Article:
Thanks for your help! Since the people who will be singing this piece are native speakers of English and German, I think it would be asking too much for them to produce /ħ/ and /ʕ/. That's why I went for the more conventional Ashkenazi /x/ and /ʔ/. The coverage at Shva#Pronunciation in modern Hebrew is what led me to believe שַׁבְּחוּהוּ is a three-syllable word in SIH, although of course it was four-syllable /ʃabbəˈħuːhuː/ in Tiberian Hebrew. I hope a native or near-native Israeli speaker can help out. —Aɴɢʀ (talk) 13:09, 18 July 2017 (UTC)

By the way, the glottal stop is phonemic in Modern Israeli only in narrow contexts like [lirʔot] "to see" vs. [lirot] "to shoot" (and I'm not too sure how often that distinction is maintained in ordinary casual speech). AnonMoos (talk) 21:42, 18 July 2017 (UTC)

@AnonMoos: OK, but even if it's not phonemic, is it there phonetically at the beginning of a vowel-initial word and in vowel hiatus? In other words, even accepting that וֶאֱמֶת יְהוָה is phonemically /vɛɛˈmɛt adɔˈnaj/, is it still phonetically [vɛʔɛˈmɛt ʔadɔˈnaj]? —Aɴɢʀ (talk) 09:33, 20 July 2017 (UTC)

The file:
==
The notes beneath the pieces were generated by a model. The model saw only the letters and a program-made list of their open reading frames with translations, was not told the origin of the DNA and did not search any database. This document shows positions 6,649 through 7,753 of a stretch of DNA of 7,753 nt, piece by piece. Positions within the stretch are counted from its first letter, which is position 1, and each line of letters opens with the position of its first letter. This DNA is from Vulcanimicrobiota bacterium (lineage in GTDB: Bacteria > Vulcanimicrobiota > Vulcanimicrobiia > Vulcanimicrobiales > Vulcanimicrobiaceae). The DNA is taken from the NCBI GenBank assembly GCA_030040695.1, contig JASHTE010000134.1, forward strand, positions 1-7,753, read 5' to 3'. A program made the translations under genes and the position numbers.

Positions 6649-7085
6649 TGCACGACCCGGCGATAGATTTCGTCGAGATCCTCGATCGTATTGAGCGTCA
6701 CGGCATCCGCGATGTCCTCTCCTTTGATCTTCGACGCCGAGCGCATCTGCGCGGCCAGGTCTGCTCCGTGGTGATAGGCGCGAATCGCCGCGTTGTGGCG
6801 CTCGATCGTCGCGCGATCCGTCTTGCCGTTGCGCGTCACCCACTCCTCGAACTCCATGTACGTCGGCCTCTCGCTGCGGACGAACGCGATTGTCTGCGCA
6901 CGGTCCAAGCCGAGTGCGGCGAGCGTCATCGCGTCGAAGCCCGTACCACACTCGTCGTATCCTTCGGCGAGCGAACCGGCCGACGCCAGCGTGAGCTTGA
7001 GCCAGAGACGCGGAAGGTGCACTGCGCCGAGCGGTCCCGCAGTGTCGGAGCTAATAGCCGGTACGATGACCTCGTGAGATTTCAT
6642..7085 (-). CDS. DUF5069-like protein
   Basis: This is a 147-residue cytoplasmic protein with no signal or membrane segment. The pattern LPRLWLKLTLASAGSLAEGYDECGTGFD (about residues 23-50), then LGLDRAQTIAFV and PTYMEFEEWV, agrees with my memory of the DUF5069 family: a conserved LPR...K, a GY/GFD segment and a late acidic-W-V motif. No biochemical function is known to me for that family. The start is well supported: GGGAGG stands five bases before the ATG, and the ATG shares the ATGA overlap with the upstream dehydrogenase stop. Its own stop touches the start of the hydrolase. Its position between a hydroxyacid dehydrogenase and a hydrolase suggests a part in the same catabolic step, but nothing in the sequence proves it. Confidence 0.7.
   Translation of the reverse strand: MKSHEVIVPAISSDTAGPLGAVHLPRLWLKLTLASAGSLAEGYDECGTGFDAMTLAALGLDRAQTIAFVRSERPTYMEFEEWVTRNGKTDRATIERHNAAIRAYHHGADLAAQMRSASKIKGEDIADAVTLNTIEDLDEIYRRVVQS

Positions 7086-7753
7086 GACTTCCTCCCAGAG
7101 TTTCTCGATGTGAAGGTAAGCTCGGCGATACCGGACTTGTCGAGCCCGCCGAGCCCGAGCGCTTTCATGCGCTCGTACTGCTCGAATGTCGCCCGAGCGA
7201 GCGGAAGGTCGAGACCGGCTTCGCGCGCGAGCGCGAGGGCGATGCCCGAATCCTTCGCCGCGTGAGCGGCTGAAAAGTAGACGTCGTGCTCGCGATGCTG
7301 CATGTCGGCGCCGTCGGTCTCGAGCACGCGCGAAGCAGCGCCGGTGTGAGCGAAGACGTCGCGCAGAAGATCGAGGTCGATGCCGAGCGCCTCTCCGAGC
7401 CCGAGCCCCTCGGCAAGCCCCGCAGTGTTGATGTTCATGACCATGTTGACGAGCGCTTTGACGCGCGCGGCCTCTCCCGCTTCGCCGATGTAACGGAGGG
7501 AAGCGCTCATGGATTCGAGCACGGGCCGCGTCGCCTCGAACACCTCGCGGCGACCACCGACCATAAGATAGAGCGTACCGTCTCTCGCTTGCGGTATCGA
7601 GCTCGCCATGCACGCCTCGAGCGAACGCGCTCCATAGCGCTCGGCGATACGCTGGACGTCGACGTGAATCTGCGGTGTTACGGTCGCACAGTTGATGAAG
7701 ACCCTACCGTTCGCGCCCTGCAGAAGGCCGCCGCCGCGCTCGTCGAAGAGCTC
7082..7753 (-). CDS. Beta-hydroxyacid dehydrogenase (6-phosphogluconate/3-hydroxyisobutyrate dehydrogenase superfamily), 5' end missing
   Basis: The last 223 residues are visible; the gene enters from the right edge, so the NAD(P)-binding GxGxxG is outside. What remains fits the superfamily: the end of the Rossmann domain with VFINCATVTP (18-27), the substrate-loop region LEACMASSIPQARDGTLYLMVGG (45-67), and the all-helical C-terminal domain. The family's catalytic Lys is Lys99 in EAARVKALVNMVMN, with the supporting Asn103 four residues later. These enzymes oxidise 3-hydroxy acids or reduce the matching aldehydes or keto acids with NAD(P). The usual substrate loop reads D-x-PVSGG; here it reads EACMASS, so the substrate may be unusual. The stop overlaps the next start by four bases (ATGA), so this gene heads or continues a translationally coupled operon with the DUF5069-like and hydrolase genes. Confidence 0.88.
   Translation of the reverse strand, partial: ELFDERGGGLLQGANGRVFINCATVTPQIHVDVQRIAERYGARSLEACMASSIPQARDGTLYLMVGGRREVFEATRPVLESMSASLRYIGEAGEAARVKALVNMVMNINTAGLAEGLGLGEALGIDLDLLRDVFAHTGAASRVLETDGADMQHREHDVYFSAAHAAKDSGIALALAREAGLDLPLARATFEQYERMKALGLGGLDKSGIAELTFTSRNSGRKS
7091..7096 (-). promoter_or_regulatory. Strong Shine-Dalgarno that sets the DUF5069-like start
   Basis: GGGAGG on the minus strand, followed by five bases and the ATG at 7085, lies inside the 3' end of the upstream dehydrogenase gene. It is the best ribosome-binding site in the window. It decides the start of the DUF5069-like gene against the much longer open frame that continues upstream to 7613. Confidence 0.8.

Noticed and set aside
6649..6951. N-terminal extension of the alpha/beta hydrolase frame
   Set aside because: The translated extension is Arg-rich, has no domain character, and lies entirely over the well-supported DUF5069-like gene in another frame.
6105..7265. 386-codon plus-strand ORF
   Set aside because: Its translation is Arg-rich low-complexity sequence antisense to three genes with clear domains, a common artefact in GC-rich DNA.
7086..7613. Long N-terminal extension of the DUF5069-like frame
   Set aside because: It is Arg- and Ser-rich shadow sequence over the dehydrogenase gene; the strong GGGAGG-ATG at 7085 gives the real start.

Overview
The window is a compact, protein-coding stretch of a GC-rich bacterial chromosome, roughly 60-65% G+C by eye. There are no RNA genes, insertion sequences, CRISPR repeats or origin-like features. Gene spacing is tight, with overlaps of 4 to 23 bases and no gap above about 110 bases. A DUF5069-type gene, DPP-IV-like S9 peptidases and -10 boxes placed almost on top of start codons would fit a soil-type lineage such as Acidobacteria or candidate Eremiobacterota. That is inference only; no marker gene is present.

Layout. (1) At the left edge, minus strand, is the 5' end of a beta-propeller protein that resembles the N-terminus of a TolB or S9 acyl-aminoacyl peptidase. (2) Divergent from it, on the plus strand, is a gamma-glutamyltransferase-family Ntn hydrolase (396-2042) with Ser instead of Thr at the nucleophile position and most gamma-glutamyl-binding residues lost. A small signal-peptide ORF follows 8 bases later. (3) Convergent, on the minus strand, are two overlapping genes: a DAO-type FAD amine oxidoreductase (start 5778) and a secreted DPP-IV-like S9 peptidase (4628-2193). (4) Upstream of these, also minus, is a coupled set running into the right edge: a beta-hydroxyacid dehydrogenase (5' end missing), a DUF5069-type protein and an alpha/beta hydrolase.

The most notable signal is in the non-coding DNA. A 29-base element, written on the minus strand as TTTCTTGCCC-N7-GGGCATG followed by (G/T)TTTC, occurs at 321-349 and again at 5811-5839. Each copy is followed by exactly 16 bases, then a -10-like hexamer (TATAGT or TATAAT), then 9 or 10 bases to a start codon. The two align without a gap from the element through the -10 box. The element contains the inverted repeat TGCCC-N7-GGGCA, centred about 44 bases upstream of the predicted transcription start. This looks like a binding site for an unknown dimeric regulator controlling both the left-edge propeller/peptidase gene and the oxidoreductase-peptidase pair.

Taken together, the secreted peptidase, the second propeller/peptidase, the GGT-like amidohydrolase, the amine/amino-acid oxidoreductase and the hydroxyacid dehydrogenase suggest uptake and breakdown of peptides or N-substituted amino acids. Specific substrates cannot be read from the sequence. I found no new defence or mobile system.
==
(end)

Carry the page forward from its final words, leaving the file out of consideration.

It would only phonetically be there in very careful speech. Last time I was in an Israeli synagogue, they didn't pronounce [ʔ] in these environments. The same applies to [h] by the way. --82.24.249.51 (talk) 13:22, 20 July 2017 (UTC)
OK, thanks! —Aɴɢʀ (talk) 13:23, 20 July 2017 (UTC)

Meaning of "Auslander Bonzen raus"

What does "Auslander Bonzen raus" mean? — Preceding unsigned comment added by Clipname (talkcontribs) 12:19, 18 July 2017 (UTC)

It must be "Ausländer-Bonzen raus"; it means "foreign capitalists, get out!" It's hard to tell if it's a right-wing or a left-wing slogan, since the German right wing would only be interested in getting foreigners out (regardless of whether they're capitalists or not), and the German left wing would only be interested in getting capitalists out (regardless of whether they're foreign or not). —Aɴɢʀ (talk) 13:12, 18 July 2017 (UTC)
Apparently the culprits are left-wing radicals protesting against the gentrification of Berlin-Kreuzberg: https://www.morgenpost.de/berlin/article209800933/Kommentar-Kreuzberg.html. Marrakech (talk) 13:34, 18 July 2017 (UTC)